The Kummer Institute Center for Advanced Manufacturing at Missouri University of Science and Technology announced it purchased a large-format metal 3D printer from SPEE3D.
The purchase was based on feedback and input from manufacturers, who report that the process of acquiring traditionally manufactured parts has become increasingly difficult due to irregularities in the supply chain. The WarpSPEE3D printer is already being used for project work, which is helping S&T deepen the knowledge needed to help manufacturers transition into new production methods, such as geometry constraints, material properties and heat treatment requirements.
"For Missouri manufacturers to succeed on the global stage, additive manufacturing must become the new normal,” said Dr. Richard Billo, director of the Center for Advanced Manufacturing.
Billo will oversee the Missouri Protoplex, an advanced manufacturing research and development facility that will anchor a planned manufacturing campus at Missouri S&T – where the printer and other equipment will be housed – when it opens in fall 2025.
In many ways, additive manufacturing is the opposite of casting, in which metal is heated until it’s molten and then poured into a die or mold. Forging, during which metal is heated to the stage of plastic and then reshaped using automated or manually applied compression, is another popular traditional manufacturing method.
Additive manufacturing is a different process altogether. The WarpSPEE3D builds parts by firing, at supersonic speeds, millions of metallic particles onto a build platform with assistance from a robot that controls the direction of the projection of particles to rapidly build the part.
Preparing an industry for the future
In addition to being used for manufacturers’ projects, working with the industrial-sized printer is giving undergraduate and graduate students at S&T a way to deepen their understanding of challenges confronting manufacturers. The WarpSPEE3D printer provides an opportunity for students to experience additive manufacturing by programming, documenting operating procedures, designing computer-aided drafting (CAD) models to test and developing and executing maintenance plans.
Along with other equipment that will be purchased over the course of the next 24 months, the printer is key to making workforce development more holistic. Plans are underway to modernize how S&T teaches manufacturing to undergraduates by incorporating technologies that will make it possible for students to gain hands-on experience with developing products and methods.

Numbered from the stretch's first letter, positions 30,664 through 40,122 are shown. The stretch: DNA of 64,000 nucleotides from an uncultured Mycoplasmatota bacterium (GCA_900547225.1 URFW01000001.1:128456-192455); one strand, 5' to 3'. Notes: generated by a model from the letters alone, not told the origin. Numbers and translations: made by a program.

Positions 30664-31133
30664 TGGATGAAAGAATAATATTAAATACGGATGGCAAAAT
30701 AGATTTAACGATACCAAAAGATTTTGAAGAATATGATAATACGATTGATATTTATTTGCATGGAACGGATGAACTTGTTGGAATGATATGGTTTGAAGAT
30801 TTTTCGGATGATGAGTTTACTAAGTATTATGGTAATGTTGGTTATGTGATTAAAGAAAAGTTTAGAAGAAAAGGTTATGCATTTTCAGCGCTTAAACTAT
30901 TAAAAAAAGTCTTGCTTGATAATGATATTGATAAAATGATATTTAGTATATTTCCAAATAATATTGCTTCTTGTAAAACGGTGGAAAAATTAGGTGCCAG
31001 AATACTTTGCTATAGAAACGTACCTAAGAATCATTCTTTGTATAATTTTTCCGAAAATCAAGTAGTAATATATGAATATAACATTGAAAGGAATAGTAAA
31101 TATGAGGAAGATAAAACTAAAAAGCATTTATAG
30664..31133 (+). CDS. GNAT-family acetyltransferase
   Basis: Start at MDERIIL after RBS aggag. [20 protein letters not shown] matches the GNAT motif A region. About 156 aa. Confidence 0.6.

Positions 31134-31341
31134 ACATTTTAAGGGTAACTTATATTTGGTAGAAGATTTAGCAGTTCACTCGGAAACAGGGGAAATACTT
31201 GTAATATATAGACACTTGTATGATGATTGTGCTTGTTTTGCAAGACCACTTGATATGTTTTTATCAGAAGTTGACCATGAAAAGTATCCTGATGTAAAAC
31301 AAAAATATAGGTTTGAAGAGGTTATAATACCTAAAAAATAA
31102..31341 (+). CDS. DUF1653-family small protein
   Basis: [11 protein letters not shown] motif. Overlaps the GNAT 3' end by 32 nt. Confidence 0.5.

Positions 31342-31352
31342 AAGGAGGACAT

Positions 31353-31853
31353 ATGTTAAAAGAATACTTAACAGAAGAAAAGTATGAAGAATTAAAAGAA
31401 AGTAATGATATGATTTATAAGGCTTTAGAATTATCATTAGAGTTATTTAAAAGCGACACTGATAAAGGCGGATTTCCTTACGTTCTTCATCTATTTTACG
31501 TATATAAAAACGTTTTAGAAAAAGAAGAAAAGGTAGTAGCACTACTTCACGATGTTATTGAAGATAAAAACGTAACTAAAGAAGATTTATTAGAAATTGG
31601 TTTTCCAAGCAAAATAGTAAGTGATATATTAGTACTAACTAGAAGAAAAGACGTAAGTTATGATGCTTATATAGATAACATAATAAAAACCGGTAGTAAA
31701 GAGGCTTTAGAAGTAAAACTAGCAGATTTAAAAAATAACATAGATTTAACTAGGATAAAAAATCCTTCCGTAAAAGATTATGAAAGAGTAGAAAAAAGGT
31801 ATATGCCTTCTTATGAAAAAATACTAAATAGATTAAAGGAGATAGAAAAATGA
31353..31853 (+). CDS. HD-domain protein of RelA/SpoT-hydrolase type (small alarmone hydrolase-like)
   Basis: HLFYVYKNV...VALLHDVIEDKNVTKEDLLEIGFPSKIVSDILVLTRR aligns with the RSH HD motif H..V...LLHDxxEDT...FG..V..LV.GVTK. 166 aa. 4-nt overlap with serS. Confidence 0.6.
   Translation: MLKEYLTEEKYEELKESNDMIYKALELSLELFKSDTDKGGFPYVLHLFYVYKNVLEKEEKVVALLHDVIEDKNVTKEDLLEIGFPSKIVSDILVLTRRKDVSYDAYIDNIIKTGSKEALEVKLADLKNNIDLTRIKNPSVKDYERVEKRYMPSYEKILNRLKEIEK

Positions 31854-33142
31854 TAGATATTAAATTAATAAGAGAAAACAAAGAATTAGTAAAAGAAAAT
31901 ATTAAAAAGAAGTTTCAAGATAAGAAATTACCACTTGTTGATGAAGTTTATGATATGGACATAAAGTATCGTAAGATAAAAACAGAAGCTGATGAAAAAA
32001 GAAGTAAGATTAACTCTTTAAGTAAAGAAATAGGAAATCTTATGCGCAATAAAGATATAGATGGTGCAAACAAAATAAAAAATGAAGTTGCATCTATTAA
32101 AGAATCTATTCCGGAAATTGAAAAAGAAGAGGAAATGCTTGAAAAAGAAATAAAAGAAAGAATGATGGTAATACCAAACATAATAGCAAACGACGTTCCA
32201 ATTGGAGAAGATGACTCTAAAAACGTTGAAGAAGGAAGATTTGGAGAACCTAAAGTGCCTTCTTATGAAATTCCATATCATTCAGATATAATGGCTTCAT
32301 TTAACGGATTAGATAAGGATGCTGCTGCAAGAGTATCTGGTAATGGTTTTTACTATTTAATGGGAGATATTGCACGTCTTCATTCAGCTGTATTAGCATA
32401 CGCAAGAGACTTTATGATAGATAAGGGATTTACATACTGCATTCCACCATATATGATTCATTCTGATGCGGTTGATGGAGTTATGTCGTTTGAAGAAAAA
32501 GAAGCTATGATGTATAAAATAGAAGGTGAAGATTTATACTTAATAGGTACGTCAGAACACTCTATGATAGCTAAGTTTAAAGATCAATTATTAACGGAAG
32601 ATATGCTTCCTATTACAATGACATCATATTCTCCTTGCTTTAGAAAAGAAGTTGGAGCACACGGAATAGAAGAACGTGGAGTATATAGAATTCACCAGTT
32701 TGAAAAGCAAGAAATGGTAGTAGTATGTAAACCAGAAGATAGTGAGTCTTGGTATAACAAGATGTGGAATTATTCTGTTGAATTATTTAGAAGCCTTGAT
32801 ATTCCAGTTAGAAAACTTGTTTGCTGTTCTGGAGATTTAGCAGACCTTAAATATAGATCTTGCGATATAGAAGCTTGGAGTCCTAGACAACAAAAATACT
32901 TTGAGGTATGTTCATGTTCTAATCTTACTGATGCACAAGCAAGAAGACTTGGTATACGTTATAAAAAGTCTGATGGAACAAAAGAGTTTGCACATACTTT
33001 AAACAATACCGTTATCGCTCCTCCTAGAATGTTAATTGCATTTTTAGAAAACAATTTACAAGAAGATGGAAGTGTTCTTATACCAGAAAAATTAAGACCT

A key mandate of the $300 million gift June and Fred Kummer made to S&T in 2020 is connecting what’s being researched, discovered and taught at colleges and universities to what the region’s manufacturers need to compete in a marketplace that’s increasingly driven by technology. The workforce development required to forge those connections, Billo says, goes beyond training those who operate the machinery.
Achieving common goals
Billo said that one of the driving factors in the purchase of the WarpSPEE3D printer – as well as other equipment that will ultimately be housed at the Protoplex – is that the manufacturer of the printer, SPEE3D, considers the close of the sale the beginning of an important relationship.
“For additive manufacturing to evolve to the level of forging and casting, it’s critical for everyone across the industry, from the manufacturers themselves to the colleges and universities and tech schools to companies like SPEE3D that will develop the equipment, to collaborate on developing standards,” Billo said. “Additive manufacturing has made significant advancements relatively quickly, but like many technology-driven industries, it’s in its infancy.”
It's the obligation – and the opportunity – to help an industry evolve in a way that will help Missouri manufacturers that has motivated him to invest in equipment from companies that are collaborators rather than suppliers. By participating in user groups, contributing to the development of industry standards, working closely with other colleges, universities and tech schools, and forging relationships across the supply chain, Billo says it’s more important than ever to prioritize achieving common goals when investing in equipment.